In photos: Where the world has lost tigers
© MoE / GDANCP / FA / WWF-Cambodia


Securing the future for tigers is about so much more than just protecting an iconic species. If tigers are thriving in the wild, it's an indicator that the ecosystems in which they live are thriving too. That's good news for wildlife, for people, and for our planet!

Graph showing tiger population trends


Over 100 years ago tigers could be found in places such as the Korean Peninsula, Southern China and the island of Java in Indonesia. Yet today tigers occupy as little as 5% of their historic range. Their future remains fragile without continued investment in conservation - especially in regions like mainland Southeast Asia where there are now fewer tigers than in 2010.

Here are places that were once home to tigers...


1. Lao PDR

A tiger in Nam Et – Phou Louey National Park, Lao PDR in 2013.

A tiger in Nam Et – Phou Louey National Park, Lao PDR in 2013.
© Akchousanh Rasphone / WildCRU of the Department of Zoology at the University of Oxford / WCS-Laos


2. Cambodia

This is the last known image of a tiger in Srepok Wildlife Sanctuary, Cambodia in 2007.

Last known wild tiger on camera-trap in Cambodia, 2007.
© MoE / GDANCP / FA / WWF-Cambodia


3. Singapore

Tigers even once existed in Singapore. The last wild tiger was reportedly killed in Choa Chu Kang Village in 1930. Credit unknown.

Last wild tiger killed in Choa Chu Kang Village, Singapore, circa 1930

4. Hong Kong

Tigers are estimated to have gone extinct in Hong Kong in the 1940s. Below is a tiger displayed in the city which reportedly killed two police officers in Hong Kong in 1915. Copyright credit unknown.


5. Viet Nam

The last known image of a tiger footprint in Viet Nam (pictured below) was found on 21 February in 2002 by Mr Rat Vinh from the Song Thanh National Park, in Quang Nam Province. And the last tiger recorded on camera trap in Viet Nam was a few years before in Pu Mat National Park, Nghe An province in 1999.


Why have tigers gone extinct in these places?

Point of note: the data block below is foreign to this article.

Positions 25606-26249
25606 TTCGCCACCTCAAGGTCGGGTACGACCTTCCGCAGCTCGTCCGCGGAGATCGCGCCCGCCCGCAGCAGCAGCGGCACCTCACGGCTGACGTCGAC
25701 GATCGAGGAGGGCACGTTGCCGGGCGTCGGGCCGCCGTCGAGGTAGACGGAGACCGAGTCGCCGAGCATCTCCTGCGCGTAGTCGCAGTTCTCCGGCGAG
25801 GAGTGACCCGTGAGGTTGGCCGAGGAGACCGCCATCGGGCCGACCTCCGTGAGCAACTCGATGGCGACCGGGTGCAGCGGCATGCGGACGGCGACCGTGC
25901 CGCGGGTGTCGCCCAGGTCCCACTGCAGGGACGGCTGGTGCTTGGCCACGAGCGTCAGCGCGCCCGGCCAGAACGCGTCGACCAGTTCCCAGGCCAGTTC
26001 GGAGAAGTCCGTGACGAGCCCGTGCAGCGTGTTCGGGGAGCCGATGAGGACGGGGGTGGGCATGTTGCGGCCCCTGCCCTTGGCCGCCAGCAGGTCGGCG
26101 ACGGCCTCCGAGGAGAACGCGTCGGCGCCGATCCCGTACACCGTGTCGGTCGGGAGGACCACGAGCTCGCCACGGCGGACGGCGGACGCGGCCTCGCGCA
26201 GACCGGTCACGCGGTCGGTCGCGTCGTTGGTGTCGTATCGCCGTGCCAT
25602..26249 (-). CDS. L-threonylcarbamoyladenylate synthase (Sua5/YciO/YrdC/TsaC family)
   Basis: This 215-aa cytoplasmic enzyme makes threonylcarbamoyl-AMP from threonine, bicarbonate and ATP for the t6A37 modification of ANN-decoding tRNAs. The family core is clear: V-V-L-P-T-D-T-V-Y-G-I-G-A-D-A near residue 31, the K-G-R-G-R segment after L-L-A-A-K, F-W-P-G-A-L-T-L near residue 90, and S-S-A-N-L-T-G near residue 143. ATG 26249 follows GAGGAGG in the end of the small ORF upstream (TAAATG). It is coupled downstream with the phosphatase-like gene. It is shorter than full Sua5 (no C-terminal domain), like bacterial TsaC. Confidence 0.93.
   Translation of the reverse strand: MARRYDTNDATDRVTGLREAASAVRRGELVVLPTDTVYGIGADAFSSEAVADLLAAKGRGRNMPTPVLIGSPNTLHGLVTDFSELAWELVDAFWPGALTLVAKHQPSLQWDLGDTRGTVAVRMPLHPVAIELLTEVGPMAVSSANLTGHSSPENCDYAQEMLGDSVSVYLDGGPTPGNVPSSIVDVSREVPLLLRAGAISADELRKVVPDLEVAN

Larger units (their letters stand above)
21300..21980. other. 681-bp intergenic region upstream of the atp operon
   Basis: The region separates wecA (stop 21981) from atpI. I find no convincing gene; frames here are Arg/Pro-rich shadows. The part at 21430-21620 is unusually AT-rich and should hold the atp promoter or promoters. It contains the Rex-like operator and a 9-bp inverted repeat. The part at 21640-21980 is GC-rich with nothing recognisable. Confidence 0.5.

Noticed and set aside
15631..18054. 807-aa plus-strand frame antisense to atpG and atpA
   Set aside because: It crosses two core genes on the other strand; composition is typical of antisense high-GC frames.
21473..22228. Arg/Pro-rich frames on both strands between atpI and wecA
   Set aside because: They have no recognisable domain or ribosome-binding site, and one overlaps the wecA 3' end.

Tigers have been declining across Asia for more than 100 years with population extinctions driven by hunting and habitat loss. More recently in Southeast Asia a snaring crisis has been emptying forests of wildlife. Snares are often indiscriminate wire traps, they have contributed to the extinction of tigers in Cambodia, Lao PDR and Viet Nam and still threaten tigers across Southeast Asia today.

Historically in places like Singapore and Hong Kong human-tiger conflict was one of the biggest drivers in the decline of wild tigers, and although opinions have changed tigers were considered vermin and intentionally hunted with government bounties for killed tigers. 

The move to industrial agriculture changed the way the world grew food. Growing food on an industrial scale meant massive areas of cleared land were in high demand and in many cases the land which was cleared was diverse forests, prime tiger habitat. 

The demand of the illegal wildlife trade also fueled the extinction of tigers. Wild tigers have been, and still are today, poached for traditional medicine, their skins and products such as tiger bone wine.

A wild tiger in the Dawna Tenasserim Landscape, Myanmar


Bringing back the roar

Tigers are in crisis in mainland Southeast Asia. Today only Indonesia, Malaysia, Myanmar and Thailand have wild tiger populations. Urgent action is required to address the threats to tigers by working with partners to stop poaching, undertake tiger research, prevent conflict, ensure benefits for indigenous peoples and local communities and conserve habitats across landscapes. Specific actions are required to address the snaring crisis by improving national law enforcement to act as a deterrent against poaching, as well as engaging indigenous peoples and local communities as partners to combat snaring.

There is a rare political moment for tigers in the region with a Tiger Ministerial meeting to be hosted in Malaysia in November this year (2021). The adoption of a Southeast Asia Tiger Recovery Action Plan and commitments to create National Tiger Committees chaired by the head of government would send a signal that the governments of Southeast Asia are intent on addressing the crisis.

Returning tigers to where they have gone extinct is possible, but only with the full support from communities, governments, the private sector, and conservation partners to make sure the reasons for their loss are removed. 

In Kazakhstan where tigers were declared extinct 70 years ago, the government, conservation partners, and communities are working to reintroduce tigers to the country. If successful it could mark the first international tiger reintroduction in history, proving it is possible for tigers to return to their historic range.